Advertising and its Effect on Childhood Obesity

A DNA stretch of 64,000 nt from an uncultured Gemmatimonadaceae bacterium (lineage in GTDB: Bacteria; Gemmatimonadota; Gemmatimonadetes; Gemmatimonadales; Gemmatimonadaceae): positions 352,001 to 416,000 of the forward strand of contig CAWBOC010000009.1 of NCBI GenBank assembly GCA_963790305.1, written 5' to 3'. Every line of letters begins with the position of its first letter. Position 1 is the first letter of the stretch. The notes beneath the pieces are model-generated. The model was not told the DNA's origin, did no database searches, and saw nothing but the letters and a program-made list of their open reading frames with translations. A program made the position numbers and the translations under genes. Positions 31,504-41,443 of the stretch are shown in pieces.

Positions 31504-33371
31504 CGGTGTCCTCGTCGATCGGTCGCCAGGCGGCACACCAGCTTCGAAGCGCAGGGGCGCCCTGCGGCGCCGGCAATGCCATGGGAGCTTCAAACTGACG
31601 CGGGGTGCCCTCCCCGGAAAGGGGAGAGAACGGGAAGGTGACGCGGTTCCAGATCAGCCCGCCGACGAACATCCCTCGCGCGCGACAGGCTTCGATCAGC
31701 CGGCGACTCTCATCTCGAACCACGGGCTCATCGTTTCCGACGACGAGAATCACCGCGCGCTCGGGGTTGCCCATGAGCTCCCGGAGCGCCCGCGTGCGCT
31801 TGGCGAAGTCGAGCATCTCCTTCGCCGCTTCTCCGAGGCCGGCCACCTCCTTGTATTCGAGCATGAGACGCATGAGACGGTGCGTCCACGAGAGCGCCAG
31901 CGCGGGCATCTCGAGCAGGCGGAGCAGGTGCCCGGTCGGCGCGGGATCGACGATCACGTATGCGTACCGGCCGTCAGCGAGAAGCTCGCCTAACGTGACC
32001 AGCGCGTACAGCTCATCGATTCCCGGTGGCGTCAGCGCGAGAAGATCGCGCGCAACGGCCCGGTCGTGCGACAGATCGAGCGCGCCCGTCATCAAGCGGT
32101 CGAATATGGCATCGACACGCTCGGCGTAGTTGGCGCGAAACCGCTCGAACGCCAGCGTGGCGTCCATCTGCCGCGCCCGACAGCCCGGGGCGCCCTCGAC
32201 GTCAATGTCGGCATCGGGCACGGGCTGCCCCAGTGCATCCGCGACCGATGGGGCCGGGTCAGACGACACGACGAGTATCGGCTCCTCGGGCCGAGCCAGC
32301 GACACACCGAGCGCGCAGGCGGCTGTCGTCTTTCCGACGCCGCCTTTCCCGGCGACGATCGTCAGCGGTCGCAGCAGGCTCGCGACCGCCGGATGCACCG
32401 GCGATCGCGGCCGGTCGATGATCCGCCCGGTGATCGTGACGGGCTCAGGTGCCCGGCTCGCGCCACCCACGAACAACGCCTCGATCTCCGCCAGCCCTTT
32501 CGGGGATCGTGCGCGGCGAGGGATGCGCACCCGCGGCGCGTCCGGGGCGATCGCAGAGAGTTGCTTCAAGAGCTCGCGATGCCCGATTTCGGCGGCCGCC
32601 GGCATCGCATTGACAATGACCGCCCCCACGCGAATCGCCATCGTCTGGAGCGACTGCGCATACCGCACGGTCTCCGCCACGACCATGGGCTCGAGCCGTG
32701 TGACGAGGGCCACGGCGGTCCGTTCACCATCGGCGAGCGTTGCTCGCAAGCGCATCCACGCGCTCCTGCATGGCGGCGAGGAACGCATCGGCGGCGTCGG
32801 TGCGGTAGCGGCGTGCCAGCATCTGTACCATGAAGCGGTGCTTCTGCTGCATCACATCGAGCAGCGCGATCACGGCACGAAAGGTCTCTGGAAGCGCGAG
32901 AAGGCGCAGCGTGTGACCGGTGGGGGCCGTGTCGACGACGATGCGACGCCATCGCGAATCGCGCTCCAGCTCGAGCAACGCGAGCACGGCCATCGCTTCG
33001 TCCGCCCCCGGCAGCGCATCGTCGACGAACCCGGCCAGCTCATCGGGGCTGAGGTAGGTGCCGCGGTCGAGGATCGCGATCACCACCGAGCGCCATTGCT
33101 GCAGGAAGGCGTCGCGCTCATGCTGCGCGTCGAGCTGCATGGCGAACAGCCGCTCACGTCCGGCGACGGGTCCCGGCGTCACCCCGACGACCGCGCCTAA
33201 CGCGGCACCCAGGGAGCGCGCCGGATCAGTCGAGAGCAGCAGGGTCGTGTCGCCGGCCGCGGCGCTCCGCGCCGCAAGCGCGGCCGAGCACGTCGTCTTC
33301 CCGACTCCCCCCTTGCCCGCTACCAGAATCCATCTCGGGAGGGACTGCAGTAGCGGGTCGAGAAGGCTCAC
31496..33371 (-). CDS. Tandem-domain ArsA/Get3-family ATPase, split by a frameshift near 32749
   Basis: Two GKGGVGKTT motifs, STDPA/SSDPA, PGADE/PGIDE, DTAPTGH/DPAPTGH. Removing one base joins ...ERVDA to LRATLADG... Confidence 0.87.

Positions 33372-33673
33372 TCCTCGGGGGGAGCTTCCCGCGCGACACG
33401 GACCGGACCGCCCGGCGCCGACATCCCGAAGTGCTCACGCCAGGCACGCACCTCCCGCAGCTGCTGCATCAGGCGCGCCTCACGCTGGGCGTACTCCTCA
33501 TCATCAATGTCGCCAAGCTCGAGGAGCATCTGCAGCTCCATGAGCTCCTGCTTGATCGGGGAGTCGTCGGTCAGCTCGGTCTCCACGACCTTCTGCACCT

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How does advertising affect childhood obesity? First, let’s define advertising. Advertising is a way for one to call public attention to a product, service, or need. When advertising a product, the idea is to create an interest or need in the consumer, to purchase the product. Recently, obesity has been hitting the United States in great numbers. Children and adolescents who are obese are at greater risk for sleep apnea, social and psychological problems, and low self-esteem. Children and adolescents who are obese are likely to be obese as adults, and develop all of the health problems obesity causes. Such as diabetes, high cholesterol, and heart disease. Food advertising is linked to childhood obesity, and is a great contribution to the problem. Food advertising contributes to childhood obesity in many ways. One of them being that the food advertised is unhealthy. “The mechanism of effect of media exposure on obesity may also operate through the extensive advertising messages for unhealthy foods targeted at children.” (Agarwal, Dhanasekaran) The food advertising geared towards children makes them develop unhealthy eating habits, and choices. The advertisements are usually advertising unhealthy foods, never healthy ones. “When children watch television, they cannot escape food advertising. “Sugared snacks and drinks, cereal, and fast food advertisements respectively comprise approximately thirty-two percent, thirty-one percent, and nine percent of all advertisements marketed specifically to children.” (Termini, Roberto, Hostetter) Due to limited cognitive abilities, children view many food advertisements, and don’t really have the knowledge or capability to comprehend that the food being advertised is not healthy. They don’t beli... ... middle of paper ... ... Apr. 2014. Dietz, William H. "The Obesity Epidemic in Young Children." National Center for Biotechnology Information. U.S. National Library of Medicine, 10 Feb. 2001. Web. 22 Apr. 2014. . Harris, Jennifer L., Jennifer L. Pomeranz, Tim Lobstein, and Kelly D. Brownell. "A Crisis in the Marketplace: How Food Marketing Contributes to Childhood Obesity and What Can Be Done." Columbia.edu. N.p., 31 Oct. 2008. Web. 22 Apr. 2014. "Impact of Media Use on Children and Youth." National Center for Biotechnology Information. U.S. National Library of Medicine, May 2003. Web. 22 Apr. 2014. . Termini, Roseann B., Thomas A. Roberto, and Shelby G. Hostetter. "Food Advertising and Childhood Obesity: A Call to Action for Proactive Solutions." ERIC. N.p., 2012. Web. 22 Apr. 2014.
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